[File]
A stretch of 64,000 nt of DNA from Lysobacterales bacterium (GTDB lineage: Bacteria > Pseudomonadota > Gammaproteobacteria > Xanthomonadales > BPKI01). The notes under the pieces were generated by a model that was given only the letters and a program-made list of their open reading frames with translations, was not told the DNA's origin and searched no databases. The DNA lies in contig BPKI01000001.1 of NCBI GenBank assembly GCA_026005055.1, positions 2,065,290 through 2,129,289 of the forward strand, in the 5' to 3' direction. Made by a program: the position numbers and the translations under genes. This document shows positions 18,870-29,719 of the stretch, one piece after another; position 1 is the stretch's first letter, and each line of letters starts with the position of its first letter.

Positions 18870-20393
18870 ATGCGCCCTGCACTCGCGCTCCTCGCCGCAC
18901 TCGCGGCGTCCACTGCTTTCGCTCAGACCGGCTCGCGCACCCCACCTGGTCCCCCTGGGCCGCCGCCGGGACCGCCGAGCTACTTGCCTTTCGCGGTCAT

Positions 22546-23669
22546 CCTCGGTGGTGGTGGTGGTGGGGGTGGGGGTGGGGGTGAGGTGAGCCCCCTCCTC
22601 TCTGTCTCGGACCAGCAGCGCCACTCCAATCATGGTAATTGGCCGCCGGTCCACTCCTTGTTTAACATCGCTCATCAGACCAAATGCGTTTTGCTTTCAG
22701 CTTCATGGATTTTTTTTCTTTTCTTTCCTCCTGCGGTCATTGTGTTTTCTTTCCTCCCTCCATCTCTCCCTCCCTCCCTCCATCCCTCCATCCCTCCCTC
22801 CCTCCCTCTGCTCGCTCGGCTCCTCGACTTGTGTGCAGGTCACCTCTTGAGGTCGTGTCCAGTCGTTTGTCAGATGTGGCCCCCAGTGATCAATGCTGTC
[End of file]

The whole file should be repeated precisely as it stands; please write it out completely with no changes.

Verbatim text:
A stretch of 64,000 nt of DNA from Lysobacterales bacterium (GTDB lineage: Bacteria > Pseudomonadota > Gammaproteobacteria > Xanthomonadales > BPKI01). The notes under the pieces were generated by a model that was given only the letters and a program-made list of their open reading frames with translations, was not told the DNA's origin and searched no databases. The DNA lies in contig BPKI01000001.1 of NCBI GenBank assembly GCA_026005055.1, positions 2,065,290 through 2,129,289 of the forward strand, in the 5' to 3' direction. Made by a program: the position numbers and the translations under genes. This document shows positions 18,870-29,719 of the stretch, one piece after another; position 1 is the stretch's first letter, and each line of letters starts with the position of its first letter.

Positions 18870-20393
18870 ATGCGCCCTGCACTCGCGCTCCTCGCCGCAC
18901 TCGCGGCGTCCACTGCTTTCGCTCAGACCGGCTCGCGCACCCCACCTGGTCCCCCTGGGCCGCCGCCGGGACCGCCGAGCTACTTGCCTTTCGCGGTCAT

Positions 22546-23669
22546 CCTCGGTGGTGGTGGTGGTGGGGGTGGGGGTGGGGGTGAGGTGAGCCCCCTCCTC
22601 TCTGTCTCGGACCAGCAGCGCCACTCCAATCATGGTAATTGGCCGCCGGTCCACTCCTTGTTTAACATCGCTCATCAGACCAAATGCGTTTTGCTTTCAG
22701 CTTCATGGATTTTTTTTCTTTTCTTTCCTCCTGCGGTCATTGTGTTTTCTTTCCTCCCTCCATCTCTCCCTCCCTCCCTCCATCCCTCCATCCCTCCCTC
22801 CCTCCCTCTGCTCGCTCGGCTCCTCGACTTGTGTGCAGGTCACCTCTTGAGGTCGTGTCCAGTCGTTTGTCAGATGTGGCCCCCAGTGATCAATGCTGTC